Peppers, which spread globally from the New World, were put to new and exciting uses everywhere they went. Although heat-loving, they were welcome even in northern countries such as Hungary, which became famous for its paprika.
An accommodating crop for home gardeners, most peppers require no staking and fit well in small spaces — even planters and pots.
You might think it’s all about looks. Even “green” peppers rarely stay that way, but progress to yellow, orange, red, chocolate brown or even a lustrous nearly black purple hue, as with Purple Beauty from Pinetree Garden Seeds.
Often you get several color changes in sequence and can thereby grow a rainbow mix on one plant as the peppers mature. Purira from Seeds of Change is one such variety. With a pepper called Fish, carried by Seed Savers Exchange and others, the fruits are colorfully striped, with variegated foliage to boot. Filius Blue, from Baker Creek and West Coast Seeds, is a jewel box of multicolored little balls, nestled among blue-green leaves.
In the end, though, flavor counts the most. Want the sweetest pepper ever? Fedco Seeds says it’s their Amish Pimiento. The hottest? Many claim it’s the legendary Ghost from India, known there as Bhut Jolokia. (Find it from Harris Seeds and elsewhere.) Some peppers taste richer and fruitier than others, and it pays to try new ones to see which please your own set of taste buds.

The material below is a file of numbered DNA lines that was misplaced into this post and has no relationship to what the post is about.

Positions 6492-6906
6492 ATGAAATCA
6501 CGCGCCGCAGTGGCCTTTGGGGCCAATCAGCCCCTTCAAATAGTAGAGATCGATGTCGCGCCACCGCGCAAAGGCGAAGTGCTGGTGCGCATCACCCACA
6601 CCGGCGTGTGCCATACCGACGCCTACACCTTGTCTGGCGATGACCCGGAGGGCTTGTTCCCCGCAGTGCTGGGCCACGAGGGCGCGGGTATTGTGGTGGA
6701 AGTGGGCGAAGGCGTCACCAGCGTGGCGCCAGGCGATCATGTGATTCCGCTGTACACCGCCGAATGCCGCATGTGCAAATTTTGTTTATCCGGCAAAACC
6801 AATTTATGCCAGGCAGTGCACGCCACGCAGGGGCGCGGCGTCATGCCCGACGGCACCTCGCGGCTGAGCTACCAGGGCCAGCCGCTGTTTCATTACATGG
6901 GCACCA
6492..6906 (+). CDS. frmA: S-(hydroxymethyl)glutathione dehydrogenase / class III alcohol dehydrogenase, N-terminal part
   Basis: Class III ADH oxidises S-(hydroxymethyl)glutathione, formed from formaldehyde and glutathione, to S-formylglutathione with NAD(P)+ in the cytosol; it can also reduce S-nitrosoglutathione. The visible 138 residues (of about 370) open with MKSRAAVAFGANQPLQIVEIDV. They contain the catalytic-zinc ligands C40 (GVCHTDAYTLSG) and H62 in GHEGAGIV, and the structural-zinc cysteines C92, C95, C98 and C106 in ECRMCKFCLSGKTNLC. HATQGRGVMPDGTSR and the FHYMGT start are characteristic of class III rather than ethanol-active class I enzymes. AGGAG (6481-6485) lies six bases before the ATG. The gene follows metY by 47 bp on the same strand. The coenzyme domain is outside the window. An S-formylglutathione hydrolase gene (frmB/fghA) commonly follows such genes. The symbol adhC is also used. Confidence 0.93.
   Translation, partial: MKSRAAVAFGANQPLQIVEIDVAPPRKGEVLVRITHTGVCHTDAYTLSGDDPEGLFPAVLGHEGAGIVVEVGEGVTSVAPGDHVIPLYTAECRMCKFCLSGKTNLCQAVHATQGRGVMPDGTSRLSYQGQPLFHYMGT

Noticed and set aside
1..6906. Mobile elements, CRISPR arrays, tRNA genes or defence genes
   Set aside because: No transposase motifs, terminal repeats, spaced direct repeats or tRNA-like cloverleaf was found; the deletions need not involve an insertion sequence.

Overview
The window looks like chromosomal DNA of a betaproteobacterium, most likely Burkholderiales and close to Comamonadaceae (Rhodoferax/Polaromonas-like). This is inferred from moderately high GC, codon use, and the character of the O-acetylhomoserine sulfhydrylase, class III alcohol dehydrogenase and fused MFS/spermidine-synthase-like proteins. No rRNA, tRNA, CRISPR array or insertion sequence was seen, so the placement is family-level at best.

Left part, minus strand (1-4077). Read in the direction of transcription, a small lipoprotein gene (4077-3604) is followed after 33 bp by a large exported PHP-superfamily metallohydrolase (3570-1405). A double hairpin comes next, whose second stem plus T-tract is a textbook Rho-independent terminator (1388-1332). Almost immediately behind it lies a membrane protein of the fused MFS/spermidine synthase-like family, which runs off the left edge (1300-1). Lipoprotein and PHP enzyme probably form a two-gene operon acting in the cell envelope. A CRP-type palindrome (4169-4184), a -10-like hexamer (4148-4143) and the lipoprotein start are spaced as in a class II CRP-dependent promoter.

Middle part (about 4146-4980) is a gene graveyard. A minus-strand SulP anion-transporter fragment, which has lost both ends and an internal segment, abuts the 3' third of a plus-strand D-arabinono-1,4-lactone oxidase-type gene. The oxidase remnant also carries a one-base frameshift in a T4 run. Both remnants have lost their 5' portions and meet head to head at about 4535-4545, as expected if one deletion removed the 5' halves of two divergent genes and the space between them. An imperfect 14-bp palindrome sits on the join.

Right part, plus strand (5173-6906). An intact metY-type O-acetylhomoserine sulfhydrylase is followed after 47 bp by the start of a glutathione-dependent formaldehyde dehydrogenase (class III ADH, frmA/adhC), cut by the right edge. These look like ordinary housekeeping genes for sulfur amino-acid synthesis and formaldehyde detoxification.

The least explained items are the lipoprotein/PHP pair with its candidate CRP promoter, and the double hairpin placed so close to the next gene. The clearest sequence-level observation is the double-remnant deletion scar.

Wise seed sellers match peppers with the dishes a gardener-cook might want to make. For stuffing, R.H. Schumway’s recommends its Chinese Giant, six inches across. I’m drawn to Johnny’s Selected Seeds’ Eros and Cupid or Burpee’s Cherry Stuffers, for a platter of babies you can eat in one or two bites. Cooks like a thick-walled pepper for stuffing and for slicing as well — maybe Pizza Pepper from Territorial Seeds.
For pickling or for pepper vinegar, there’s the Pennsylvania Dutch heirloom Hinkelhatz (“Chicken Heart”), named for its shape, from Fedco Seeds and Seed Savers Exchange. For sweet ground spice pepper, Alma Paprika (from Territorial Seed and others) has long been a favorite, but for hot spice I’d sample Cyklon from Seed Savers. It dries well because of its thin-walled structure.
To jazz up crab cakes, the obvious choice is the aforementioned Fish, named for its traditional use at Chesapeake Bay oyster and crab houses.
As cooks get more adventurous, we want to grow ingredients that will make our ethnic dishes more authentic. For Japanese cookery, try the peppers from Kitazawa Seed, which also sells Thai varieties for curries.
Mexican cookery is very popular, and everyone must be making chiles rellenos, judging by the number of ancho/poblano peppers, so essential to that recipe, being sold. Territorial sells a large one called Mulato Isleno, as both seeds and plants. For a Oaxacan mole, I’m intrigued with Pasillo Bajio from John Scheepers Kitchen Garden Seeds. It’s a medium-hot pepper that’s allowed to dry on the plant, where it turns a dark brown. Scheepers also tells you how to roast its Basque Piquello peppers as well as what to do with its de Padrons: Fry them in oil, sprinkle with sea salt and black pepper, then, “holding the stem, eat whole with a cool beer.” Summer cannot come soon enough for that.
Barbara Damrosch’s latest book is “The Four Season Farm Gardener’s Cookbook.”